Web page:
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While solving a problem, I got stuck at an integral. The integral is as follows:

Find the closed form of: $$I=\int _{ 0 }^{ 1 }{ \frac { \ln { x } { \left( \ln { \left( 1-{ x }^{ 2 } \right) } \right) }^{ 3 } }{ 1-x } dx } $$

I tried using power series but it failed. I tried various subtitutions which came to be of no use. Please help.

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    $\begingroup$ Why do you believe that this has a closed form solution? $\endgroup$ – Mark Viola Feb 26 '16 at 5:16
  • $\begingroup$ @Dr.MV I believe so because the question which I was solving had a good closed form. $\endgroup$ – Aditya Kumar Feb 26 '16 at 5:21
  • $\begingroup$ And how does that "question I was solving" relate to this integral? Just FYI ... one does not solve a question; one answers a question. ;-)) $\endgroup$ – Mark Viola Feb 26 '16 at 5:26
  • $\begingroup$ Thanks for correcting me @Dr.MV $\endgroup$ – Aditya Kumar Feb 26 '16 at 6:08
  • $\begingroup$ @MhenniBenghorbal I tried to use the power series of ln(1-x) and of 1/(1-x). It tried to get it to a form of harmonic numbers but I failed $\endgroup$ – Aditya Kumar Feb 26 '16 at 6:13
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We have $$ I=\int_{0}^{1}\frac{\log\left(x\right)\log^{3}\left(1-x^{2}\right)}{1-x}dx=\int_{0}^{1}\frac{\log\left(x\right)\log^{3}\left(1-x^{2}\right)}{1-x^{2}}dx+\int_{0}^{1}\frac{x\log\left(x\right)\log^{3}\left(1-x^{2}\right)}{1-x^{2}}dx $$ and so if we put $x=\sqrt{y}$ we get $$I=\frac{1}{4}\int_{0}^{1}\frac{y^{-1/2}\log\left(y\right)\log^{3}\left(1-y\right)}{1-y}dy+\frac{1}{4}\int_{0}^{1}\frac{\log\left(y\right)\log^{3}\left(1-y\right)}{1-y}dy$$ and recalling the definition of beta function $$B\left(a,b\right)=\int_{0}^{1}x^{a-1}\left(1-x\right)^{b-1}dx $$ we have $$\frac{\partial^{h+k}B}{\partial a^{h}\partial b^{k}}\left(a,b\right)=\int_{0}^{1}x^{a-1}\log^{h}\left(x\right)\left(1-x\right)^{b-1}\log^{k}\left(1-x\right)dx $$ hence $$I=\frac{1}{4}\frac{\partial^{4}B}{\partial a\partial b^{3}}\left(\frac{1}{2},0^{+}\right)+\frac{1}{4}\frac{\partial^{4}B}{\partial a\partial b^{3}}\left(1,0^{+}\right).$$ For the computation of the limit, we can use the asymptotic $\Gamma(x)=\frac{1}{x}+O(1)$ when $x\rightarrow 0$ and the relations between the polygamma terms and zeta.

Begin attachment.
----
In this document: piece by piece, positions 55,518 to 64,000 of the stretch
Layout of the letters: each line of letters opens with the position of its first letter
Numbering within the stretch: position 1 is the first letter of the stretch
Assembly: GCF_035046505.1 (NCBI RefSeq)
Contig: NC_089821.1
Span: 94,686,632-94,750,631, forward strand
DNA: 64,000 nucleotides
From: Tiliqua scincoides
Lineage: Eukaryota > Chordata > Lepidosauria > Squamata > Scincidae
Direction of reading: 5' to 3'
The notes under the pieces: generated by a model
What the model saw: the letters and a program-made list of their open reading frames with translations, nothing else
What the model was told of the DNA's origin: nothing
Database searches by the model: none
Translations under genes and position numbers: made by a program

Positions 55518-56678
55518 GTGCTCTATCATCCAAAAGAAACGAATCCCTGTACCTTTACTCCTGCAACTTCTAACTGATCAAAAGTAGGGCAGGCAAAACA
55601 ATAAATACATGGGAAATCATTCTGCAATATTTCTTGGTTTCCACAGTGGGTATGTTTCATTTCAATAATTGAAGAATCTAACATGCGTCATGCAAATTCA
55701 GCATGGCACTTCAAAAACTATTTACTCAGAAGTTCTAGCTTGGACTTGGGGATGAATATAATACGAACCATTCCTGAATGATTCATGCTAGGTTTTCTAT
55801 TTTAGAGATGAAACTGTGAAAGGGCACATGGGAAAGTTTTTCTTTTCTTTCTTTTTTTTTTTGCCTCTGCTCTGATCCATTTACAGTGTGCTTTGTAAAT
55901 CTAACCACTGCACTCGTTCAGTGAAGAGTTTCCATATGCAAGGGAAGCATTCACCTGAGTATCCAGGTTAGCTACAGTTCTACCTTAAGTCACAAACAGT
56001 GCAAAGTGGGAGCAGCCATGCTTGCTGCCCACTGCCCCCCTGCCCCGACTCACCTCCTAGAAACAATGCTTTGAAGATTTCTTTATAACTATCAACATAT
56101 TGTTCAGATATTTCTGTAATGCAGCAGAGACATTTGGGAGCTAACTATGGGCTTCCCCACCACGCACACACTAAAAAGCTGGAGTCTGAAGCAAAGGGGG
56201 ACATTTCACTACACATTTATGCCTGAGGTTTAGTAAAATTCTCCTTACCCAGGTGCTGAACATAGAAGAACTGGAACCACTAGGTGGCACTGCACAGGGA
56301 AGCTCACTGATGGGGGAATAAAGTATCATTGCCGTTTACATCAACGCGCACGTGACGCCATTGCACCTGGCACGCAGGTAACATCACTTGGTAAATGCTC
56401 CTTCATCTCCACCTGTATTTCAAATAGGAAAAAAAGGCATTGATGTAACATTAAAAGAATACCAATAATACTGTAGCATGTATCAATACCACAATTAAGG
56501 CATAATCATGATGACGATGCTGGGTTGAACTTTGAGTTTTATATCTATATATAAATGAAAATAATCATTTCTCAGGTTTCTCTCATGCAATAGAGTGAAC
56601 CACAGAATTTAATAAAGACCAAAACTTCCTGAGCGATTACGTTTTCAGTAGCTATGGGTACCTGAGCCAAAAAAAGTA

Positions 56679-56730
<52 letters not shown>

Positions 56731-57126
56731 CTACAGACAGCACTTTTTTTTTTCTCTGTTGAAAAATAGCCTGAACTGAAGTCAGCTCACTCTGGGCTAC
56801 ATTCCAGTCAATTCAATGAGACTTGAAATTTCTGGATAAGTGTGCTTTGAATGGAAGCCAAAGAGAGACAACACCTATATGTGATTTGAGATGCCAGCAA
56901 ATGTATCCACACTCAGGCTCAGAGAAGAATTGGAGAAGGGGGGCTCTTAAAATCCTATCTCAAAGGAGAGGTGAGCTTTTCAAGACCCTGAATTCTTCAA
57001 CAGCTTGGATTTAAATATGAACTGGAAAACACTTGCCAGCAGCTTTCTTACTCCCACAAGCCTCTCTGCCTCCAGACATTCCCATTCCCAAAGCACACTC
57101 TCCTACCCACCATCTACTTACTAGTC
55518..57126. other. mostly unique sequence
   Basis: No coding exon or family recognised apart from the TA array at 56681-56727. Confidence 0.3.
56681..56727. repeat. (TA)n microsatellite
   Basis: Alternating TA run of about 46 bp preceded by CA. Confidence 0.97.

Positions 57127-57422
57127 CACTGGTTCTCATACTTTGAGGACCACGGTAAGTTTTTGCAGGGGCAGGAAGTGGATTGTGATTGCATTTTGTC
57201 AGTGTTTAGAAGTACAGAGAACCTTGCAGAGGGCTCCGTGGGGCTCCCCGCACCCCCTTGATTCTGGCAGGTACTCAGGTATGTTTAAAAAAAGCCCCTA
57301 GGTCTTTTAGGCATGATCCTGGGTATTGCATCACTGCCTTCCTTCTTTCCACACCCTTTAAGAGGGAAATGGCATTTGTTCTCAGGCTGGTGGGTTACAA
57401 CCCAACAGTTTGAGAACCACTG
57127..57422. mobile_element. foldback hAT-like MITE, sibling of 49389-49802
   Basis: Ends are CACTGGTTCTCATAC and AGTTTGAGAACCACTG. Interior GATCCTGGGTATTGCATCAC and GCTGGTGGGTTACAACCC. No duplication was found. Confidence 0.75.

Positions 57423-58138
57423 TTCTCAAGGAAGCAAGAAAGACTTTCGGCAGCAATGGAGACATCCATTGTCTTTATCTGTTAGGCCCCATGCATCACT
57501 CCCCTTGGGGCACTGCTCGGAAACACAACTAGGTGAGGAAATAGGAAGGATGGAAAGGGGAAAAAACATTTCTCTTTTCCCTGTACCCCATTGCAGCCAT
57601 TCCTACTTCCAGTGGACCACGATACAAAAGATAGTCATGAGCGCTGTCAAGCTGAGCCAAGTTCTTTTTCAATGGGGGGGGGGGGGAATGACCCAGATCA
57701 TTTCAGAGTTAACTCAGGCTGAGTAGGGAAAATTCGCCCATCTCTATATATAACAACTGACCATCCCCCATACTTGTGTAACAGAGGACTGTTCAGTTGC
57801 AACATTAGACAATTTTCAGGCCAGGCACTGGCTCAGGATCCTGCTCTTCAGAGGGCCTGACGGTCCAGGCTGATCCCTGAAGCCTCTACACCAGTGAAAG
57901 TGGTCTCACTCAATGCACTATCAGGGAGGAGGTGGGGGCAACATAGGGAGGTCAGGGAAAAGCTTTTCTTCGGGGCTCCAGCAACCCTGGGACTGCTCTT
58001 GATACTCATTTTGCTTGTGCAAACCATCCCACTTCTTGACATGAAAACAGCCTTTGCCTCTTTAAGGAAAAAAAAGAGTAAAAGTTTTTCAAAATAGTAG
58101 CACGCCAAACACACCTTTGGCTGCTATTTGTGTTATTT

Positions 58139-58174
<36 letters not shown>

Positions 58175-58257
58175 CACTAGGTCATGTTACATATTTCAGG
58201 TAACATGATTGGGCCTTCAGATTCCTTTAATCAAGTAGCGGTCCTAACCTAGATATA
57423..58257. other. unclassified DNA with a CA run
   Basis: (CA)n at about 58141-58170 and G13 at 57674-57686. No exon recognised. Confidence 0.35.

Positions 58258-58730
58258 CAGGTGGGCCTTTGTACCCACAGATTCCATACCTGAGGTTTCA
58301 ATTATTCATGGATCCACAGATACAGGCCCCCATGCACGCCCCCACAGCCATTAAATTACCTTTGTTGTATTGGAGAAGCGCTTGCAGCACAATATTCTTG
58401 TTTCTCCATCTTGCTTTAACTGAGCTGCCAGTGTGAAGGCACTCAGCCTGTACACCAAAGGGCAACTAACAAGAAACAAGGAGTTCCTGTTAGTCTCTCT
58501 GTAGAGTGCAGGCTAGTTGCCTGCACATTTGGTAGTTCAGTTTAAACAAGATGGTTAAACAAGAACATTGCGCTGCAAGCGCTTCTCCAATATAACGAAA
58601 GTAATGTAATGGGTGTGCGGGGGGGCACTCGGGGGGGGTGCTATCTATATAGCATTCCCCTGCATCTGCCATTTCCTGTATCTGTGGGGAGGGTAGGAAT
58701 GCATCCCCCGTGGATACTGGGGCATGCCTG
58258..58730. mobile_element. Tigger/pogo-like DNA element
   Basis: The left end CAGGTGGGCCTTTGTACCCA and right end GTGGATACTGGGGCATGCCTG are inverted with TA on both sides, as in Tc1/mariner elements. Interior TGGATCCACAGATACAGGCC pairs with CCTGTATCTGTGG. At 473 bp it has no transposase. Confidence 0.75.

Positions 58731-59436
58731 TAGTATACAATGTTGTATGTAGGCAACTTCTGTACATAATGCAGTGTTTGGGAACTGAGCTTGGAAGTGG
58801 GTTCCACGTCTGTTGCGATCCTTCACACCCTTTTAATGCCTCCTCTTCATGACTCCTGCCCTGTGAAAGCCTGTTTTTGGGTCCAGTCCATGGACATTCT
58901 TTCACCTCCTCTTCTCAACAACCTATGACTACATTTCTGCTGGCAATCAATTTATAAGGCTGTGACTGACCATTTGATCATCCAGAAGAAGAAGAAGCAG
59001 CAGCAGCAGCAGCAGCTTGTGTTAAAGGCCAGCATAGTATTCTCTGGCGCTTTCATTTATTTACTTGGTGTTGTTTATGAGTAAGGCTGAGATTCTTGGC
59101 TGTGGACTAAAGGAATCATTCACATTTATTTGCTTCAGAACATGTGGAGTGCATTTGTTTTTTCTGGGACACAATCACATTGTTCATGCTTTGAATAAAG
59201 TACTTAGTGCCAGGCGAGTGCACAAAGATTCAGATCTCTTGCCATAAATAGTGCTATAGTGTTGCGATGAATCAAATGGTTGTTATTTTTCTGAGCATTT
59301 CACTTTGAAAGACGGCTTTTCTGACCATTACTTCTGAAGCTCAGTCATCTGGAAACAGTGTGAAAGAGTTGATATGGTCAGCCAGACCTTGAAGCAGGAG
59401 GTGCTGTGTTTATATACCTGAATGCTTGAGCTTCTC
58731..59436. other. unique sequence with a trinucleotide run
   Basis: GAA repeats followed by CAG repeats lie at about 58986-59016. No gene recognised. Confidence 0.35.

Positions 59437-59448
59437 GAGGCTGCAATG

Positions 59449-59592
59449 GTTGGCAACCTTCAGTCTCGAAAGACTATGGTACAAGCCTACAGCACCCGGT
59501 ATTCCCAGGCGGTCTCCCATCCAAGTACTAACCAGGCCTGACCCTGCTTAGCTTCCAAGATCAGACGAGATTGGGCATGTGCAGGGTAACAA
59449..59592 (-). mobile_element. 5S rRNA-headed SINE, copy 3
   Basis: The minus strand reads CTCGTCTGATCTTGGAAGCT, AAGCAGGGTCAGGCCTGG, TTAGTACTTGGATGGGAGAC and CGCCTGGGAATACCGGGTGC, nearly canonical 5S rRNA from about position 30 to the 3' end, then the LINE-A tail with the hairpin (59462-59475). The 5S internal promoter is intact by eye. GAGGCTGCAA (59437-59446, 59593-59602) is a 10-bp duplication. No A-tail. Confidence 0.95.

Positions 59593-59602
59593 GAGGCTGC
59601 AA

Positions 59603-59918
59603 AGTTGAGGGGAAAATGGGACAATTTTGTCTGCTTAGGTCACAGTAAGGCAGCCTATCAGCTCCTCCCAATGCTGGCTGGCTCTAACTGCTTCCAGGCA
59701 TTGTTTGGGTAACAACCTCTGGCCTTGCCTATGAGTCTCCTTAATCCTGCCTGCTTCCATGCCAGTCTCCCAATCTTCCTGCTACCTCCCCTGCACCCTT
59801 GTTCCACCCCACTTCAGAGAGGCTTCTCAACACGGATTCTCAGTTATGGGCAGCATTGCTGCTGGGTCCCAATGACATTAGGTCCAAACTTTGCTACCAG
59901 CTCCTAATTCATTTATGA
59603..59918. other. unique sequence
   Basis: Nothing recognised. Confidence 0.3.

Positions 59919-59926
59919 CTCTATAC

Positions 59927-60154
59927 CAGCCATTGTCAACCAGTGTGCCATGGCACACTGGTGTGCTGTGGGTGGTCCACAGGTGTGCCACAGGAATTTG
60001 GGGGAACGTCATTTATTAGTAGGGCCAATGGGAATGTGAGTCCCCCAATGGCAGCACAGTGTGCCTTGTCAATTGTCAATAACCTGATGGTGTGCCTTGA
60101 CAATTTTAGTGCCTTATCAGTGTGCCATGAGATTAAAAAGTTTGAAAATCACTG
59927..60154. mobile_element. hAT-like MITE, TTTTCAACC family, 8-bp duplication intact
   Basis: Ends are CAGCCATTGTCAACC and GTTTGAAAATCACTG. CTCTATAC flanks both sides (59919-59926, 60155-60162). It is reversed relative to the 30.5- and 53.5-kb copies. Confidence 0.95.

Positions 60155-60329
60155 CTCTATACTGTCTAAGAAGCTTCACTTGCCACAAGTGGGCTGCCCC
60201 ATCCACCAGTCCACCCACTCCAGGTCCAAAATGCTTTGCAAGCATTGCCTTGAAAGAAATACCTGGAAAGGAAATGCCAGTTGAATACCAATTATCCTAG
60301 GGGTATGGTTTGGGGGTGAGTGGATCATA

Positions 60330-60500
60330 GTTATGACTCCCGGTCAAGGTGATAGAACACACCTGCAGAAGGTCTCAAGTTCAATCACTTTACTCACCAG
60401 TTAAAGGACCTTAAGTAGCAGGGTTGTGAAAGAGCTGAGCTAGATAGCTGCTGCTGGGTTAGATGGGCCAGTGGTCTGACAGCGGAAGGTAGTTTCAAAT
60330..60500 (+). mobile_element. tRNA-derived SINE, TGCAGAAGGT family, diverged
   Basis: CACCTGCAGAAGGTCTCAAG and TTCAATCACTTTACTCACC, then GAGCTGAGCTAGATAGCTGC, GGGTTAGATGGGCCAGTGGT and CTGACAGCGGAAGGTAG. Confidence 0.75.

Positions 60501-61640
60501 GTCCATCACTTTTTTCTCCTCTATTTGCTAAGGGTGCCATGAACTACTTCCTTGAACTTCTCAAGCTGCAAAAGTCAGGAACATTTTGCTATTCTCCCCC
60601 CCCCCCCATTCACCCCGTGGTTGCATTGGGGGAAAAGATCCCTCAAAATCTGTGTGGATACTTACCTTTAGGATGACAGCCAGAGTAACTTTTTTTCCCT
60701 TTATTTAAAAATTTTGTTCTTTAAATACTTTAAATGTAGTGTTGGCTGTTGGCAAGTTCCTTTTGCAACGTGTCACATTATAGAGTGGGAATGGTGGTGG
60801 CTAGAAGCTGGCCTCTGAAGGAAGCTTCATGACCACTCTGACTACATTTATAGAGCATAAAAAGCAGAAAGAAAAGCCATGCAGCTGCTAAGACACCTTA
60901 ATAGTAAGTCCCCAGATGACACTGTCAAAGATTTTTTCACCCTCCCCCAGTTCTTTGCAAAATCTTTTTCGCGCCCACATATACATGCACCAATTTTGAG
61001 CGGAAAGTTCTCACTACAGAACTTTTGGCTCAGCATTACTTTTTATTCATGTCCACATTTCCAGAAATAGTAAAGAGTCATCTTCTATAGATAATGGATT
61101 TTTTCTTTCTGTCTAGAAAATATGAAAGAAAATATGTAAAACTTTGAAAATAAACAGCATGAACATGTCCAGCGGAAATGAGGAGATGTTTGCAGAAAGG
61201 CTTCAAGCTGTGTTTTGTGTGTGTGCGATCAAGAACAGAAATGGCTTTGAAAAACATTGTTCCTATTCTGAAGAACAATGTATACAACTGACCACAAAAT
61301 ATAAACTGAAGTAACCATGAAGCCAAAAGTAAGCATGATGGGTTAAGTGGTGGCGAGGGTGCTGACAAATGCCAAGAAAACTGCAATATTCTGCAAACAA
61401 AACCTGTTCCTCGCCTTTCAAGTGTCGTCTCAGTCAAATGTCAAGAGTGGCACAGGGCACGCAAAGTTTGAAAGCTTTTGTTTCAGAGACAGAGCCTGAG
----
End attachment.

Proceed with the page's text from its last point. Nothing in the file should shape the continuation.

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    $\begingroup$ Brilliant, since it can easily be generalized ! :-$)$ $\endgroup$ – Lucian Mar 1 '16 at 8:43
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The closed form is $$I=21\zeta({3})\log^22-\pi^2\log^32-\frac{13}{4}\pi^2\zeta({3})+48\zeta({5})-\frac{1}{4}\pi^4\log2$$

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    $\begingroup$ Can u post the steps also? $\endgroup$ – Aditya Kumar Feb 26 '16 at 12:14
  • $\begingroup$ Funny mathematica evaluates this to zero (using the standard "Integrate" routine, "NIntegrate" works) $\endgroup$ – tired Feb 26 '16 at 12:28
  • $\begingroup$ I based on my study of the integrals of the form $$\int_0^1\frac{\log{x}^p\log({1-x})^q\log{1+x})^r}{1±x}dx\ with\ p+q+r=4$$ Also $$\int _{ 0 }^{ 1 }{ \frac { \ln { x } { \left( \ln { \left( 1-{ x }^{ 2 } \right) } \right) }^{ 3 } }{ 1-x } dx }- \int _{ 0 }^{ 1 }{ \frac { \ln { x } { \left( \ln { \left( 1-{ x }^{ 2 } \right) } \right) }^{ 3 } }{ 1+x } dx } =3\zeta({5})$$ $\endgroup$ – user178256 Feb 26 '16 at 23:07
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    $\begingroup$ The two values coincide for the first $100$ decimals, which, given the reduced complexity of the expression, removes all reasonable doubt as to its veracity. $\endgroup$ – Lucian Feb 27 '16 at 0:55

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